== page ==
Monday, May 29, 2023

"The Paris Deception"

Bryn Turnbull is the internationally bestselling author of The Woman Before Wallis and The Last Grand Duchess. With a master of letters in creative writing from the University of St. Andrews, a master of professional communication from Toronto Metropolitan University and a bachelor's degree in English literature from McGill University, Turnbull focuses on finding stories of women lost within the cracks of the historical record.

She applied the Page 69 Test to her new novel, The Paris Deception, and reported the following:
From page 69:
“Extraordinary,” Goring breathed, and it felt to Sophie as if she’d stumbled upon an intimate moment, the Reichsmarshall caught in something private, obscene. “Simply extraordinary.” He looked up. “Richter, my dear fellow, come closer.”
Page 69 of The Paris Deception draws readers into the real-life Nazi theft of artworks from Jewish collectors and families. We see Hermann Goring – and Goring’s right-hand man, Richter – negotiate for the seizure of Vermeer’s Astronomer from the ERR, the German art commission responsible for stealing art from its rightful owners, while Rose Valland, a French curator who works within the Jeu de Paume, raises objections that are quickly overlooked.

This page does give readers a good insight into The Paris Deception because it provides the real historical context for the story that follows. The Paris Deception follows two fictional characters on a mission to safeguard looted art by replacing the originals with forgeries, and while their mission is imagined, the theft of artwork by Herman Goring and other high ranking Nazis was only too real. The scene in question illuminates the first of far too many seizures of artwork by Goring himself, who viewed himself as a connoisseur, and was inspired by the real-life memoirs of Rose Valland, who was in the room when the theft of the Vermeer occurred.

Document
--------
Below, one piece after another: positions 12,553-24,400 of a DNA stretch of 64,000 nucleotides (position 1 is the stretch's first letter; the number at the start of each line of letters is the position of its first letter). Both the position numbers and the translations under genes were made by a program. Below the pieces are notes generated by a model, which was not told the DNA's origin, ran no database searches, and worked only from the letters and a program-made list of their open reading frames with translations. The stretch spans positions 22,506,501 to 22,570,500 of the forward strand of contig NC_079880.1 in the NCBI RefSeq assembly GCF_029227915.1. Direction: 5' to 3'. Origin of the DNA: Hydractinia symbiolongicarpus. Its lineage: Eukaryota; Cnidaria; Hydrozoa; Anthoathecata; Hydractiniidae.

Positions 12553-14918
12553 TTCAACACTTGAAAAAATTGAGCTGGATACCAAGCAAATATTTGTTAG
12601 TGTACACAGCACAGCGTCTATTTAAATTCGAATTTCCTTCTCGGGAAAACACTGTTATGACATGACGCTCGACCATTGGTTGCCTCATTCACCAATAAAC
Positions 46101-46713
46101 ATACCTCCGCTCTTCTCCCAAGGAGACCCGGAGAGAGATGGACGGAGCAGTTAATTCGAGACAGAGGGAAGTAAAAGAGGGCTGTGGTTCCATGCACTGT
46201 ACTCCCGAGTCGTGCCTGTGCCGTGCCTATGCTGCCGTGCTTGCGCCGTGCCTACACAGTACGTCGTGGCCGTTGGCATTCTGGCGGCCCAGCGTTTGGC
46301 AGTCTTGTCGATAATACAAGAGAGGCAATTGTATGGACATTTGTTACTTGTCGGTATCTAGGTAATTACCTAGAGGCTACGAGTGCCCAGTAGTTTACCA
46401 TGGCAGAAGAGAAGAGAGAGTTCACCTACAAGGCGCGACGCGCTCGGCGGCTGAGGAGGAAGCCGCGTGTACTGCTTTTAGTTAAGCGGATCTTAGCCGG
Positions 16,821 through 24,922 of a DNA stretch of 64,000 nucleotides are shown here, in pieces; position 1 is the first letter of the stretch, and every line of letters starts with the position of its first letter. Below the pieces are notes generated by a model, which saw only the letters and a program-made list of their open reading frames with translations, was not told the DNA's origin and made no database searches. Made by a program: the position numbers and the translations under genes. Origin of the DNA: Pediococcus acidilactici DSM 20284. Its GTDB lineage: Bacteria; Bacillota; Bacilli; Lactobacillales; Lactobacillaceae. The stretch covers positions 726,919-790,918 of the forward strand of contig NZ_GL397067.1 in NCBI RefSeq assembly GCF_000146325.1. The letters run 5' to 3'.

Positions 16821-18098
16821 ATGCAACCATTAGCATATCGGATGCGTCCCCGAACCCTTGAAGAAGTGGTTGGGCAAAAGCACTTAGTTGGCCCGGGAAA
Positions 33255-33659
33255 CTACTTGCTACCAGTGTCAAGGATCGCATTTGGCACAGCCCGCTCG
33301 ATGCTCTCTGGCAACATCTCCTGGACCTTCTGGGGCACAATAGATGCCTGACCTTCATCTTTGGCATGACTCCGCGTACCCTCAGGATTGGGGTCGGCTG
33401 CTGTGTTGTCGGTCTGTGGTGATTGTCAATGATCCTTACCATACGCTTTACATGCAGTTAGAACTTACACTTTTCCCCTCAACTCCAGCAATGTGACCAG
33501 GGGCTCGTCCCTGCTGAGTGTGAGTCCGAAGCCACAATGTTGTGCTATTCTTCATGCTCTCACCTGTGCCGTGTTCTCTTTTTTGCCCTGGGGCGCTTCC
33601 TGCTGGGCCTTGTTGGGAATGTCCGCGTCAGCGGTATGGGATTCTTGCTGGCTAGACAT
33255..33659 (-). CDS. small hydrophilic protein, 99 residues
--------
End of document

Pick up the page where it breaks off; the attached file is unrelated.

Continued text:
One of the most chilling aspects of the Nazi theft and destruction of artwork was the fact that many members of the Nazi top brass considered themselves to be cultured people, dedicated to the preservation of certain kinds of art and literature while destroying whatever they felt to be “ideologically impure”. Starting on page 69, Goring provides his self-serving justification for stealing artwork from Jewish collectors, and to me this is the most terrifying part of the novel: to see how high ranking Nazis were able to reason their way into dehumanizing others. It was an important inclusion, and sets the tone for the many thefts and injustices that follow.

Of course, this event also serves as the inciting incident, so to speak. Sophie, our eyes and ears within the Jeu de Paume, takes Goring’s words and actions as a challenge, and begins to steal works of art to safeguard them for their rightful owners.
Visit Bryn Turnbull's website.

My Book, The Movie: The Paris Deception.

--Marshal Zeringue